Monday, June 29, 2009

My Date With A Blue Haired Girl

Last week I had a date with my daughter. It was dinner at her favorite Sushi restaurant followed by a quest to pick up a little something for her mother.

My daughter is a wonderful little girl - okay, she's 16 years old, but she's still my little girl and always will be - who happens to be diagnosed with an anxiety disorder that has effected her since she was a baby. She is very social, extremely likable, intelligent and has a keen moral fabric, much thanks to her wonderful and solidly based mother. Her anxiety isn't so crippling that she won't come out of her house, it is more fear of unknown, but on a scale that is beyond most people's understanding.

Our dinner out was simply fantastic. We entered the restaurant and heads turned. You see, my daughter has bright blue hair. She has her own sense of style and her hair color is a huge part of her persona. Hair color can also be changed, it isn't permanent, so if it makes her confident and happy, this dad is all for it. Remember, this is my little girl.

It was a delightful evening. There was an older woman with her thirty-something daughter sitting at the counter just down from us. She couldn't keep her eyes off my daughter and gave me the occasional glance as if to say, "How can you let your daughter go out in public that way." My typical reaction is to smile until they just look away. Don't try to place your set of standards on me or my daughter. As a friend of my wife's likes to say - "Fuck That!" My daughter didn't color her hair for shock value, it is just part of her artistic expression and for that I am glad.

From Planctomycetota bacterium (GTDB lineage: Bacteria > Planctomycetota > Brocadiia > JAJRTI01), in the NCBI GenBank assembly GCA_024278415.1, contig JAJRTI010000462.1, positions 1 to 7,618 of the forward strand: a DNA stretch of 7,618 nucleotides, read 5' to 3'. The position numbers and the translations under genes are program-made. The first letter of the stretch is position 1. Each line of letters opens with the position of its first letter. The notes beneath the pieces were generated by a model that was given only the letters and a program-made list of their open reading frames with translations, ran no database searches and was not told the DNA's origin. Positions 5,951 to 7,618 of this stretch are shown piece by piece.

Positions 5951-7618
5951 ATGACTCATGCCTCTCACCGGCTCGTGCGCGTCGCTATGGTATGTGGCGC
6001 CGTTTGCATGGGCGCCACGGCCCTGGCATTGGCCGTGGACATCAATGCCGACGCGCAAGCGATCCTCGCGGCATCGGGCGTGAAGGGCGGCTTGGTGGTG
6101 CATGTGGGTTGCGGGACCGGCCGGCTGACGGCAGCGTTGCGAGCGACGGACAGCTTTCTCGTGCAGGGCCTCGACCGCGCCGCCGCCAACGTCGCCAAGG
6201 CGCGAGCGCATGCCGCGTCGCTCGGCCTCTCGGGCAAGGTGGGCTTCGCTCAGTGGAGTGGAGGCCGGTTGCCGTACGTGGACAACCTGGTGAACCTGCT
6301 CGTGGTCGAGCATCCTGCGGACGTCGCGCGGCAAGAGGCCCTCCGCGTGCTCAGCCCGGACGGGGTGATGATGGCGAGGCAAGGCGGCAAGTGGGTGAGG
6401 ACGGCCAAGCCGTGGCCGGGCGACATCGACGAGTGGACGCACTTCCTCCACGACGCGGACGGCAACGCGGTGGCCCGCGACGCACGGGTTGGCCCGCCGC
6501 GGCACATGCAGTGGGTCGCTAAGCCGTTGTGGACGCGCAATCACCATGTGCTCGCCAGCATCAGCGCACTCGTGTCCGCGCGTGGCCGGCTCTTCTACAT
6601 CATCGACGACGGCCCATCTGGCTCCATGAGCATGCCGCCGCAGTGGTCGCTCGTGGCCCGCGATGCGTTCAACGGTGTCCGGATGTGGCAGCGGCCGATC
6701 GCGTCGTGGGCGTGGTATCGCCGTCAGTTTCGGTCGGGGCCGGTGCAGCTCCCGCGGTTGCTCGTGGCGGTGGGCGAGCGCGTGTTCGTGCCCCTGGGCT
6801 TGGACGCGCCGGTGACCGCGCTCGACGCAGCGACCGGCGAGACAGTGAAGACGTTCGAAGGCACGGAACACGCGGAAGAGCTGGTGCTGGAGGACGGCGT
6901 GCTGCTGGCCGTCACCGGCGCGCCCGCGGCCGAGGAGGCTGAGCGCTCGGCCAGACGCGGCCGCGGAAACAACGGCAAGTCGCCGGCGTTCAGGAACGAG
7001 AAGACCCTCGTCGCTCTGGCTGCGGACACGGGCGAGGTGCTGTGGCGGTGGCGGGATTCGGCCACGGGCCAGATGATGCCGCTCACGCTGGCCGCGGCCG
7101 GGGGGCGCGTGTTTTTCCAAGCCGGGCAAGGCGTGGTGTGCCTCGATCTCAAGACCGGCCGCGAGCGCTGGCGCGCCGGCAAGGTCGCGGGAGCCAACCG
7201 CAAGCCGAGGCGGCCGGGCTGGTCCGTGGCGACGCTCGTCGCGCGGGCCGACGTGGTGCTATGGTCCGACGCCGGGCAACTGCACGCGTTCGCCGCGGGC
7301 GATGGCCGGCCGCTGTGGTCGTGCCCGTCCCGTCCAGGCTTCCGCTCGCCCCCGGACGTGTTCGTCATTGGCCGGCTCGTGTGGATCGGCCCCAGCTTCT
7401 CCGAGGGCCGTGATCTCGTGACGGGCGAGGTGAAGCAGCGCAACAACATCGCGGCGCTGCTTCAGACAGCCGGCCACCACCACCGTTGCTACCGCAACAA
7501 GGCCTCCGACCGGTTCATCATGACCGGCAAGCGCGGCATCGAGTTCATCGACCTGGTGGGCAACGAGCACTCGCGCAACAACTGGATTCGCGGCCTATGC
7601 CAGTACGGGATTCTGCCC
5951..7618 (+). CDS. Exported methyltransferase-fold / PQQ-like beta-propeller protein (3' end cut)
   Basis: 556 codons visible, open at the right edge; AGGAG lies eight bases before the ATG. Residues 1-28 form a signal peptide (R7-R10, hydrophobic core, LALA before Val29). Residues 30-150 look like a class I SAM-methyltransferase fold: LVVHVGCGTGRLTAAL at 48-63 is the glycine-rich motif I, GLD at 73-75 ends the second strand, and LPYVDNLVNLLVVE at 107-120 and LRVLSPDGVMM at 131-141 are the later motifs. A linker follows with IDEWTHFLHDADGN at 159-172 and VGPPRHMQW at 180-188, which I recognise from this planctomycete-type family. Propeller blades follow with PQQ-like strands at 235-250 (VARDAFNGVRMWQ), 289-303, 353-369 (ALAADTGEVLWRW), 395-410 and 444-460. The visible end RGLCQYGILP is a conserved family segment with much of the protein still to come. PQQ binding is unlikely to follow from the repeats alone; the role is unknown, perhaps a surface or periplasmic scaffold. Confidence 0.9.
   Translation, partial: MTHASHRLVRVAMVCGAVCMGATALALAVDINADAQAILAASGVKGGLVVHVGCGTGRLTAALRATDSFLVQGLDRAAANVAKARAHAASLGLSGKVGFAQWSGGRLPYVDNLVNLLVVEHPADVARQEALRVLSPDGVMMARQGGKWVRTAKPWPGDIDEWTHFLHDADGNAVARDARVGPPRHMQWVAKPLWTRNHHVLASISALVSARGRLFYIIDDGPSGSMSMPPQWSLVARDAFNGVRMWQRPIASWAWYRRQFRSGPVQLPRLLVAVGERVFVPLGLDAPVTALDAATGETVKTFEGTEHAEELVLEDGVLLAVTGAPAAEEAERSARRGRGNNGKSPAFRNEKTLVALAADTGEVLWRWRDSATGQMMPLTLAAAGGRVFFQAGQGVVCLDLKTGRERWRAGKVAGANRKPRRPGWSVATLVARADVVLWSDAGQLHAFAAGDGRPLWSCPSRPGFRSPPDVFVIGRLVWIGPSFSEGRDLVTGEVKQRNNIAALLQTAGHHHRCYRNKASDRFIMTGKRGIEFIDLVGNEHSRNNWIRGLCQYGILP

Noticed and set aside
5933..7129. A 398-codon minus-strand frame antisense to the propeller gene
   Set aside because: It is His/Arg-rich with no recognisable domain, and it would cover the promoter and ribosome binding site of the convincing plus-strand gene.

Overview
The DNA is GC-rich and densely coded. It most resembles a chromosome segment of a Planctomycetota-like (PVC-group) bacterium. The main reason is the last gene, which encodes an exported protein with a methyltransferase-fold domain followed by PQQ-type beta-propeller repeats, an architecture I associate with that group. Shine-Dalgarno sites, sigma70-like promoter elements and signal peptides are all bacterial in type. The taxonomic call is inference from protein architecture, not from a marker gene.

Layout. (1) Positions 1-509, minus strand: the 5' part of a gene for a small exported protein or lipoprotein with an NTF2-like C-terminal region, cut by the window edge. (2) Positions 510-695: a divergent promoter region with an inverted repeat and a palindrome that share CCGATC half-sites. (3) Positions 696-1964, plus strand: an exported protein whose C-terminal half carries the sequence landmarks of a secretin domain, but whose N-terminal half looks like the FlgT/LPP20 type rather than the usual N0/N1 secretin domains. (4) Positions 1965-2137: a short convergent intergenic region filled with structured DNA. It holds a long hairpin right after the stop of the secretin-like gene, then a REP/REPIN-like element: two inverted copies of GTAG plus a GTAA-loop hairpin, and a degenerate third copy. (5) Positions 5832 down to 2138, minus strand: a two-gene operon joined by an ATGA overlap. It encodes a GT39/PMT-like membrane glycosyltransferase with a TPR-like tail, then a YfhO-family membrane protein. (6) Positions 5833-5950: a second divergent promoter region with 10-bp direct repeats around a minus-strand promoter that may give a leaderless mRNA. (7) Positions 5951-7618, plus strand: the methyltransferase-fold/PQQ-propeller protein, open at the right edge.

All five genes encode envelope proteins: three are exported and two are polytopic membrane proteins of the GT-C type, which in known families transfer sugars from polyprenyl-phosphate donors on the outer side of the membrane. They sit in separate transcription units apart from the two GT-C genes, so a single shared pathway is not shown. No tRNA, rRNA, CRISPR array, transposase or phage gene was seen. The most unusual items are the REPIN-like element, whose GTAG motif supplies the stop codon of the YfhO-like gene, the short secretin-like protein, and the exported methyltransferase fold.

Staring old folks aside, the waitress and the sushi chef were enthralled. Partly because they were closer to my daughter's age and "got it". But also because they talked with her and saw the spark, the creativity, the intelligence and great personality and were drawn to her like metal to a magnet. The chef was actually flirting and my daughter seemed most disinterested or perhaps just oblivious. He even made a special dish, just to show off a bit. While it wasn't one she liked, I can tell you it was delicious. I didn't mind being the benefactor of the spell she had placed over this young man. I like sushi.

My daughter not only likes sushi, she likes everything Japanese. Manga. The language. The culture. The silly television shows. So when our waitress, who was a student at a nearby college, started talking about her visits to Japan, the two became instant friends. My little girl has that effect on people. She will also remember our waitress and all the details about her and pick it right up when we return. She is a terrific kid. I wish we were in a position to get her to Japan for study, but even if we could, her anxiety has the power to prevent her for even stepping on an airplane, let alone going so far as to Japan by herself. Fortunately that doesn't prevent her from following her heart and staying with her interests....domestically.

After our dinner, we were off to Best Buy on a quest for the Holy Grail of our household. Music has been an important part of our home since my kids were babies. Their mother always had CD's or the radio playing, but in the past two plus years we have moved three times and the set up we had for playing music is still hiding in a box somewhere. We needed music in the house again. Our Holy Grail - an iHome for Mom's iPod.